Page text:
There was a phrase which surfaced during conversations over the weekend at Unseen Photo Fair in Amsterdam, and it was “it is a fair, and not a festival...” Why this phrase kept coming up was through a dialogue between artists, curators, and publishers alike there stood the idea that you weren’t going to be greeted by any ground-breaking, disturbing bodies of work or exhibition alone – as Unseen is a fair, and a fair is a commercial venture designed to equally appease and set the market tone. Fairs are about selling, they cost a lot of money to put on and relatively great expense for all those galleries pitching a booth and working their corner. So, unlike a festival, the element of risk is downplayed and galleries show commercially viable, accessible, visually seductive works to bring in the buyers.
The great thing about Unseen though, is that it is a fair which has all the coolness and flare of a festival. The phrase resurfaced as people needed to remind themselves despite the fair’s energetic festival appearance it is still ultimately about selling prints and people working. This is not a bad thing at all. In fact, it is the future and probably the smartest way for all these festivals and fairs to go. Why not mix a little of one with the other? The photography market and art buying public are a small enough share, and getting new, affordable works by emerging and unrecognised talents is an often overlooked necessity, so Unseen strikes an enthusiastic cord with everyone it seems.
An international line-up of galleries were situated in a manageable site, with public talks, screenings and even performances, such as the omnipresent Foam Talent winner Daisuke Yokota making prints, and Self Publish, Be Happy’s Totem and Taboo performances by Lorenzo Vitturi and Tom Lovelace, there were brief bursts of inquisitive activity. The Book Market was superbly placed within the grounds giving it a substantial anchoring position and guaranteeing to get the crowds. There was a good buzz in the Market, even if sales could be slow, the quality by independent publishers was of the usual high standard.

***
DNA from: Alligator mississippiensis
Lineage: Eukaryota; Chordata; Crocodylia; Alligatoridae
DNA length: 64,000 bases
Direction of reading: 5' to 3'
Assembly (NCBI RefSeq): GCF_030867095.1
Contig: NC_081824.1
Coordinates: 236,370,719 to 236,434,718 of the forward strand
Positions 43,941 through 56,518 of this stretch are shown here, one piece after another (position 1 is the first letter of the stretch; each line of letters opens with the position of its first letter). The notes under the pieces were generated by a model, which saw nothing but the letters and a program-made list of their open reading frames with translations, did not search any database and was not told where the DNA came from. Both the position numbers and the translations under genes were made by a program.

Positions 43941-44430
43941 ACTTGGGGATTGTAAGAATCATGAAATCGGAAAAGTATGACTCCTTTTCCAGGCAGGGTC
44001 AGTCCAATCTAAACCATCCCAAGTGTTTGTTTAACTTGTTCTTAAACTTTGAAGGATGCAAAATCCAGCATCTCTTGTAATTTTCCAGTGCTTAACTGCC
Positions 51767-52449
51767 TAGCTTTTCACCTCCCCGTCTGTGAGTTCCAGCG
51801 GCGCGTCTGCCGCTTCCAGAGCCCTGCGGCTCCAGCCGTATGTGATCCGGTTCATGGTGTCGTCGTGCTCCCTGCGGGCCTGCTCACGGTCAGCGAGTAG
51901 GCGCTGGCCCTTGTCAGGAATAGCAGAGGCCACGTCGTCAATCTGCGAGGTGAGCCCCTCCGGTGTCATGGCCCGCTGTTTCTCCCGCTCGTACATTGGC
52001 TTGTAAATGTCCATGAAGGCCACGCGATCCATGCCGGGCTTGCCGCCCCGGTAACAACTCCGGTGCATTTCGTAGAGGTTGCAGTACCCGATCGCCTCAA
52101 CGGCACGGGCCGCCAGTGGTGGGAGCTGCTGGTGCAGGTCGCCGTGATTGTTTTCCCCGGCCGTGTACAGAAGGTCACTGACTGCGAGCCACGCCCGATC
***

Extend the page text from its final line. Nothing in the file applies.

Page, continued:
Of course not all the names at Unseen were “unseen” as the list includes some of the most well known names in contemporary photography, yet the award for this goes to Flowers Gallery for hanging a Burtynsky piece. On the whole the works on display were kept within reasonable scales and prices with a notable attention given to those working with traditional printing methods and a very hands-on technique such as Julie cockburn (The Photographers’ Gallery), or Anna Vogel (Conrads). From Takashi Kawashima (G/P) to Lina Scheynius (Christophe Guye) to Chloe Sells (Michael Hoppen) it was a decent cross-section of where contemporary photography is right now, and that appears to be a vibrant place, where photographers are freely using a multitude of techniques both old and new, creating a language that steadily defines a new scope for the medium as an artform. Just as a fair seems to work better with a little festival thrown in, photography seems to work better with a little cross-pollination too.
Images 1. Chloe Sells 2. Daisuke Yokota 3. Lorenzo Vitturi 4. Lina Scheynius 5. Anna Vogel 6. Tom Lovelace
— Barry W. Hughes